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Android Q is shaping up to be a gamer’s dream – here’s why

Google’s rolled out two new Android Q features bespoke made for mobile gamers in its latest developer update.

The new AudioPlaybackCapture and Thermal APIs were spotted by eagle eyed writers at XDA Developers on Sunday and could be used by devs to add a couple of super cool new functions to Android apps.

The AudioPlayBackCapture mode will be of particular interest to streamers. The feature is designed to let third party applications record other app’s audio. As it stands, while Android can natively grab screenshots and there are ways to capture video, it’s tricky to include the in-game audio.

Most apps the let you do this actually record audio from the phone’s mic, which isn’t ideal and hinders sound quality. The update should fix this and make it easier for game and streaming apps to natively capture games audio.

“Android Q contains a new AudioPlaybackCapture API. This API gives apps the ability to copy the audio being played by other apps. This feature is the analog of screen capture, but for audio. The primary use case is for streaming apps that want to capture the audio being played by games,” explained the Android developer release.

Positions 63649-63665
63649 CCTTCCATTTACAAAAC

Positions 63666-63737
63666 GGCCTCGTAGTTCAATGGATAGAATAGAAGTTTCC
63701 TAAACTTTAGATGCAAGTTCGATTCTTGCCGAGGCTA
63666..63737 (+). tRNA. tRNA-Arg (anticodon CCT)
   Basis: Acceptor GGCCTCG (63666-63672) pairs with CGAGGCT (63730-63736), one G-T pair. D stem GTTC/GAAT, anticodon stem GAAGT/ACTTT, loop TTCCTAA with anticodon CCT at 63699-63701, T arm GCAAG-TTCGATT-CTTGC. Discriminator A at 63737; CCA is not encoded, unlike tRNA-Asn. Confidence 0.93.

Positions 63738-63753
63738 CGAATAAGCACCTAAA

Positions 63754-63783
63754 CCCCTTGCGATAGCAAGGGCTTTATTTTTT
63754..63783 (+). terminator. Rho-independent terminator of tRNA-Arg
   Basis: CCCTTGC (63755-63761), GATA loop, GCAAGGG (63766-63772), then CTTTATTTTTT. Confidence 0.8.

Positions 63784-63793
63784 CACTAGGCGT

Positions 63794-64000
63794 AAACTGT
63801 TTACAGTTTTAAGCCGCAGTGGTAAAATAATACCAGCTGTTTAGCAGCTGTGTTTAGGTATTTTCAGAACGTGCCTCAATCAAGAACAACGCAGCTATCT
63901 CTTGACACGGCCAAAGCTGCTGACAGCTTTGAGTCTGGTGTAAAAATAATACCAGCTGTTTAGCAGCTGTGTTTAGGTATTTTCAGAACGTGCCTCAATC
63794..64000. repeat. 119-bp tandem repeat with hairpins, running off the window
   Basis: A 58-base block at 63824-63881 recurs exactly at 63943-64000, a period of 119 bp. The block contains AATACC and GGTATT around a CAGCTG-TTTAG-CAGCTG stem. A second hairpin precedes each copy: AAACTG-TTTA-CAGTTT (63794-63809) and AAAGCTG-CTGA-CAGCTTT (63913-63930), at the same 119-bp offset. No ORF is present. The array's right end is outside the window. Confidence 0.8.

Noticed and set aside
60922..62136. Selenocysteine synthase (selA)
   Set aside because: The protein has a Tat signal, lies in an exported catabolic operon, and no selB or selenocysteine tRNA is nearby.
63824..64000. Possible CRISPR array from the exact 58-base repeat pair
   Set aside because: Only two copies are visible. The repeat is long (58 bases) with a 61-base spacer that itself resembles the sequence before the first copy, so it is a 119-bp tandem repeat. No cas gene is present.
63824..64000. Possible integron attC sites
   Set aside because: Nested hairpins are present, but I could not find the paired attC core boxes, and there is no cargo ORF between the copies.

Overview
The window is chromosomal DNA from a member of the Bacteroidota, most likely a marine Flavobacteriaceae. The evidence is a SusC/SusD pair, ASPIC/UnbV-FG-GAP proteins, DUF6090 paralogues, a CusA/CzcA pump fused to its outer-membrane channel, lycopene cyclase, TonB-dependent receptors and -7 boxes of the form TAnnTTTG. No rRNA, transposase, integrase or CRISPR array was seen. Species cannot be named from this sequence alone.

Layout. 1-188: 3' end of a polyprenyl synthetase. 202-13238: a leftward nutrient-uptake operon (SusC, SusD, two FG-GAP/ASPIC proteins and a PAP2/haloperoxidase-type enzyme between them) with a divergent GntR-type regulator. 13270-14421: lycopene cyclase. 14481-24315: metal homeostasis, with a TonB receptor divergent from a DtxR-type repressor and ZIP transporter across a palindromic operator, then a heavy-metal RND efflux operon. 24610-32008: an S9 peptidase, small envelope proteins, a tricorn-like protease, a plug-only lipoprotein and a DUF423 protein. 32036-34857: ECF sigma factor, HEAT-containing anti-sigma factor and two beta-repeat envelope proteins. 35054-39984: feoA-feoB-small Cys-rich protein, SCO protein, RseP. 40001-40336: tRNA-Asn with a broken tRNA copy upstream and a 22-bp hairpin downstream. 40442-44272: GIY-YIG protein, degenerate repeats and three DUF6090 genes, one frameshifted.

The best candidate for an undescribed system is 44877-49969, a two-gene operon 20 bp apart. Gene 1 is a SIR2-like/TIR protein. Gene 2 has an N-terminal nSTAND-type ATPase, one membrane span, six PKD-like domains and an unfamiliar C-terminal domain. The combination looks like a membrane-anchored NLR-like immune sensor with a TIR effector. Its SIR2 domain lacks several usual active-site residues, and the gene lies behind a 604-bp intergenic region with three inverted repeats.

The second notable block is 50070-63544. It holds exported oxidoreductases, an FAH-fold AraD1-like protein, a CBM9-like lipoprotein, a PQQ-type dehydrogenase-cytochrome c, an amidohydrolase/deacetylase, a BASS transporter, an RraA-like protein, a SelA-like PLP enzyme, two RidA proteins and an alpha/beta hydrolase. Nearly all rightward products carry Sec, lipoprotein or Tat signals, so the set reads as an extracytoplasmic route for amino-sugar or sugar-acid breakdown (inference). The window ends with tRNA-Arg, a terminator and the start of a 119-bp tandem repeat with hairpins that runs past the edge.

Related: Best Android phones

The Thermal API aims to make it easier for app makers to monitor and intelligently react things like CPU and GPU temperatures.

“When the device reports thermal stress, apps and games can help by backing off ongoing activities to reduce power usage on various ways,” explained the Android Developer release.

“For example, streaming apps could reduce resolution/bit rate or network traffic, a camera app could disable flash or intensive image enhancement, a game could reduce frame rate or polygon tesselation, a media app could reduce speaker volume, and a maps app could turn off GPS.”

This sounds small, but it could help them better optimise games to avoid performance issues, like throttling – where a component heats up to the point it stops performing optimally. This is a particular problem on demanding mobile games, like PUBG, which put a lot of strain on the CPU and GPU.

The issue is a key reason many “gaming phone” makers choose to load handsets with custom cooling systems, like the Razer Phone 2’s vapour chamber and the ROG Phone’s air cooling peripheral.

Mobile gaming is a growing market. Since Razer released its first gaming phone numerous companies have followed suit, including Huawei with the Mate 20 X, Asus with the ROG Phone and Xiaomi with its subsidiary Black Shark 2 handset.

Excited about the new APIs potential? Let us know on Twitter @TrustedReviews

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